In 1921, Dr. Sampson from John Hopkins Hospital theorized that endometriosis was due to the back flow of menstrual blood and that this blood containing uterine lining material began to grow and embed on the pelvic peritoneum and structures thus forming endometriosis. The corollary of this theory is that if the uterus is removed, then no further back flow can occur, therefore endometriosis would be cured. Furthermore, it was believed that the endometriosis implants in the pelvis responded to hormones in the same way as the uterine lining and that the estrogen from the ovaries stimulated their growth. Therefore, it was routine for the ovaries to be removed along with the uterus even in very young women in an effort to cure the pain of endometriosis. Surprisingly, there were and remains still a large number of women who still continue to have pain despite having undergone hysterectomy and removal of tubes and ovaries.
Recent studies have confirmed the following:
This is usually found in the peritoneum of the cul de sac, pelvic sidewall, and bladder. It may occasionally be widespread over the whole abdomen even after the diaphragm. Wide removal of the peritoneum in the pelvis (en bloc excision) requires considerable skill and experience because it is stuck to the rectum ureter, blood vessels of the sidewall, and bladder. However, this is regularly achievable by specialist endometriosis surgeons.
These are tumors or implants that are deeper than half a centimeter and typically involves the uterosacral ligament, cul de sac, rectovaginal space, posterior vagina, interior rectum, cardinal ligaments and ureter, bladder, as well as areas of large and small intestine away from the pelvis. These lesions used to be called fibrosis implying that they were no longer containing active endometriosis but rather was a fibrotic tissue reaction. It has been clearly shown in the last few years that these so-called fibrotic lesions are in fact very active endometriosis that continue to invade.
Radical surgery for deep endometriosis involves removing all the deep lesions accurately. This includes excision of a part of the bladder with repair if endometriosis has invaded the bladder, excision of the ureter with anastomosis, excision of the rectum with repair or anastomosis, and removal of endometriosis around deep lateral structures near the obturator nerve and blood vessels. Having a hysterectomy and oophorectomy (ovarian removal) performed without removing deep endometriosis is the most frequent cause for persistence of pain after surgery. At the Reproductive Center, we frequently operate on such women to remove the deep endometriosis. Radical excision of endometriosis is an even more specialized procedure requiring a team of experts from other specialties like urology, general surgery, etc. However, it is important that the leader of the team be the expert gynecological endometriosis surgeon. Hysterectomy is indicated for heavy bleeding and central pain of the uterus usually due to a condition called adenomyosis, which is endometriosis of the muscle of the uterus. If the ovaries are involved in numerous endometriotic cysts, then oophorectomy can be considered. However, it is important to realize that hysterectomy and oophorectomy is performed only after radical excision of deep and superficial endometriosis has been accomplished. Otherwise, as described above, the operation is ineffective.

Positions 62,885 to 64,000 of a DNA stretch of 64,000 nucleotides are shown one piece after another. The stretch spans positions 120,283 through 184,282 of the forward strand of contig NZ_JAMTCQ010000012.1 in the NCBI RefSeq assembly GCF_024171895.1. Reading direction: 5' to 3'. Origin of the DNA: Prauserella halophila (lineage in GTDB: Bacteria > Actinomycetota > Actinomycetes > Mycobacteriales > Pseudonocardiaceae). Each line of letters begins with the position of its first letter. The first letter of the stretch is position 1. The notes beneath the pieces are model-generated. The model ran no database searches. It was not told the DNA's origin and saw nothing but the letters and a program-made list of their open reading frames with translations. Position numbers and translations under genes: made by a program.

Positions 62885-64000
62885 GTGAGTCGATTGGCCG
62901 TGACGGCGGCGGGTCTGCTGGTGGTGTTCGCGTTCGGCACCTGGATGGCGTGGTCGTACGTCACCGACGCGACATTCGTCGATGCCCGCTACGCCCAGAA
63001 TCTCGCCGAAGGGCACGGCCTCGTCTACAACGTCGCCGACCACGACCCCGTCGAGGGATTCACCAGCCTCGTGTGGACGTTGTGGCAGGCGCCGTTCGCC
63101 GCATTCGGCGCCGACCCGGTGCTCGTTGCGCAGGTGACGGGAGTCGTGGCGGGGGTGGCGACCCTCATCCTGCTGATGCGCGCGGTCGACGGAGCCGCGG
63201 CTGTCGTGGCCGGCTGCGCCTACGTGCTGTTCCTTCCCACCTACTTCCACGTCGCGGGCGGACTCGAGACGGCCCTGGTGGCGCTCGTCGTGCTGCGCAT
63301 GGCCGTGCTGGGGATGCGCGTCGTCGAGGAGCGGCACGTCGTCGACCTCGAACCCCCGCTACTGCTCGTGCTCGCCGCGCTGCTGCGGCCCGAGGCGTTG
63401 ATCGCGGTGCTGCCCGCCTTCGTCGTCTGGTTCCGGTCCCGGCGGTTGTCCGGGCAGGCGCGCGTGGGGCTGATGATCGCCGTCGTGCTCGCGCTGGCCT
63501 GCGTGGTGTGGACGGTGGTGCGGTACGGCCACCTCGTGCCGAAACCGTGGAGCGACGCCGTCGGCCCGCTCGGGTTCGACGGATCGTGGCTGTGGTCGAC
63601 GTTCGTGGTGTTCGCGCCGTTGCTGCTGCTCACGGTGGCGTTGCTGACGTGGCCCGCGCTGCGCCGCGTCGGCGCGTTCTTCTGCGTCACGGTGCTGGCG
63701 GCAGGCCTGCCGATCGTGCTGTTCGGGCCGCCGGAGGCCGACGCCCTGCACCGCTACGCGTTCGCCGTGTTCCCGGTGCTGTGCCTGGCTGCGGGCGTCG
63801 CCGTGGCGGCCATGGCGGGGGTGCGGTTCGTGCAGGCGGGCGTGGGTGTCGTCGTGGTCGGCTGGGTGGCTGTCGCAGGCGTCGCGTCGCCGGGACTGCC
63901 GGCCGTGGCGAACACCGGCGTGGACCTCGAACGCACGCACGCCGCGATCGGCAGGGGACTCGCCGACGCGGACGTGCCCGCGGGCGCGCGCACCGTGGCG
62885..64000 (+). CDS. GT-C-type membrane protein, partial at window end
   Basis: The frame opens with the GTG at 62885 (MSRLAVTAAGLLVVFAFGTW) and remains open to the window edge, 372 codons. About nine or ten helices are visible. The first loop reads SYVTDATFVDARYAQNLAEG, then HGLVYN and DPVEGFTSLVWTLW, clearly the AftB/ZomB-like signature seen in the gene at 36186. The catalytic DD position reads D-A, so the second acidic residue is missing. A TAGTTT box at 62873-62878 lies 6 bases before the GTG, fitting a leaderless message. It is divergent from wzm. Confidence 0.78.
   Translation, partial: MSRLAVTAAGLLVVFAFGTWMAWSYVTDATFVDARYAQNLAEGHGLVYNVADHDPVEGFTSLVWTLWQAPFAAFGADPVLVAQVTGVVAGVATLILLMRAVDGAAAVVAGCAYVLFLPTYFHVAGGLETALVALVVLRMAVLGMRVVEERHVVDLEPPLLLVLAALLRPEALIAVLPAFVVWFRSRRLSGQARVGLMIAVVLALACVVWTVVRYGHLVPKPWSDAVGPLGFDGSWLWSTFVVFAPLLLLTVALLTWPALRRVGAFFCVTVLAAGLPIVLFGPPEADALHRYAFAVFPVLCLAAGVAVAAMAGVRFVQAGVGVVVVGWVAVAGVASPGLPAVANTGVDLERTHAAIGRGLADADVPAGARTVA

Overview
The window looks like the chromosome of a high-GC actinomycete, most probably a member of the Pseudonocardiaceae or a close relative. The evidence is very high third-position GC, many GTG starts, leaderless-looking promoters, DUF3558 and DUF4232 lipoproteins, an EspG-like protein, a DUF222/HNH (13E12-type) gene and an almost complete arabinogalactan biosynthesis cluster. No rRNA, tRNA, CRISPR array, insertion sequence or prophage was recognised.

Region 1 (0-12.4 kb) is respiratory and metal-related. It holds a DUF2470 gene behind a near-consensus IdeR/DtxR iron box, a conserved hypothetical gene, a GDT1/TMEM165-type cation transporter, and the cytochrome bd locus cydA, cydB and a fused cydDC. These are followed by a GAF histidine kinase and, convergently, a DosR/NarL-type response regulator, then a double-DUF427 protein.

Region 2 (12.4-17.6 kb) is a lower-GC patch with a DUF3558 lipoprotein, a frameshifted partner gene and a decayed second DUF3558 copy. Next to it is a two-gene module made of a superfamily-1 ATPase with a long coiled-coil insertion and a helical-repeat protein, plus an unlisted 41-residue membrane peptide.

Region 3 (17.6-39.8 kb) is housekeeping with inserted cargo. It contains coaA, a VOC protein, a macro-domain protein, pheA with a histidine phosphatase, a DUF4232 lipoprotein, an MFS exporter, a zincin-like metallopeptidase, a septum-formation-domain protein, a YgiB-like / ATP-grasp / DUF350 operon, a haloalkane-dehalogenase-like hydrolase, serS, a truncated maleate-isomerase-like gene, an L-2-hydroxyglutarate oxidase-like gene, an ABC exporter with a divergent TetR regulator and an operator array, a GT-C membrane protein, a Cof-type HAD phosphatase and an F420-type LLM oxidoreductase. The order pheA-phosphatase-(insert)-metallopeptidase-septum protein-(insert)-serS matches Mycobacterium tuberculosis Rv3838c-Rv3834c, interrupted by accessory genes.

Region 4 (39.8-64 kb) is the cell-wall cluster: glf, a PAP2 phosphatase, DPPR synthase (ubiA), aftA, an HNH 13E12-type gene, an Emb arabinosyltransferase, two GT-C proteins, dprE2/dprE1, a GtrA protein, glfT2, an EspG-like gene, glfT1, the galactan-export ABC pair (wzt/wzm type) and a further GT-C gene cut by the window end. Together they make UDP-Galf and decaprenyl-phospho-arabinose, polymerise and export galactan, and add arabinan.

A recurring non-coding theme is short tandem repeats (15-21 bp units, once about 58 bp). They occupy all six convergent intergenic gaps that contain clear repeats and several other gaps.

Radical Excision of Endometriosis with Fertility Preservation
Frequently radical excision of superficial and deep endometriosis is successful in alleviating pain without the need for a hysterectomy or oophorectomy. Numerous women consult us for an opinion after they have been informed by many doctors that hysterectomy and oophorectomy is the only course of action for their endometriosis. In the majority, we find that what is needed is radical excision of endometriosis rather than hysterectomy. Such women may then conceive through natural means or by assisted reproductive technology.
The Specialist Endometriosis Surgeon
Only the highly specialized endometriosis gynecologic surgeon is capable of performing radical excision of endometriosis following such excision, the general surgeon is called to assist or perform bowel resection and anastomosis. The urologist is called in to assist in the performance of bladder excision and repair or ureteric excision and repair. At the Reproductive Center we have performed over a hundred cases of ureteric dissection of endometriosis with one resection anastomosis, over 70 cases of partial bowel resection and repair for endometriosis, over 40 cases of full thickness excision of bowel endometriosis with repair, and 15 cases of segmental resection (colectomy) and repair of the bowel. We have performed combined hysterectomy with bowel and bladder repair including colectomy in 10 cases.
ALL OF THE ABOVE PROCEDURES HAVE BEEN PERFORMED LAPAROSCOPICALLY IN THE LAST SEVEN YEARS, DURING WHICH TIME THERE HAS BEEN ONLY ONE LAPAROTOMY (OPEN ABDOMINAL INCISION) WHEN THE GENERAL SURGEON DECIDED THAT THE COLECTOMY PART OF THE OPERATION COULD NOT BE PERFORMED LAPAROSCOPY IN 1994.
In addition, Dr. Koh regularly performs radical endometriosis surgery by referral in Singapore and Hong Kong and many patients fly in nationally and internationally for this surgery at the Milwaukee center.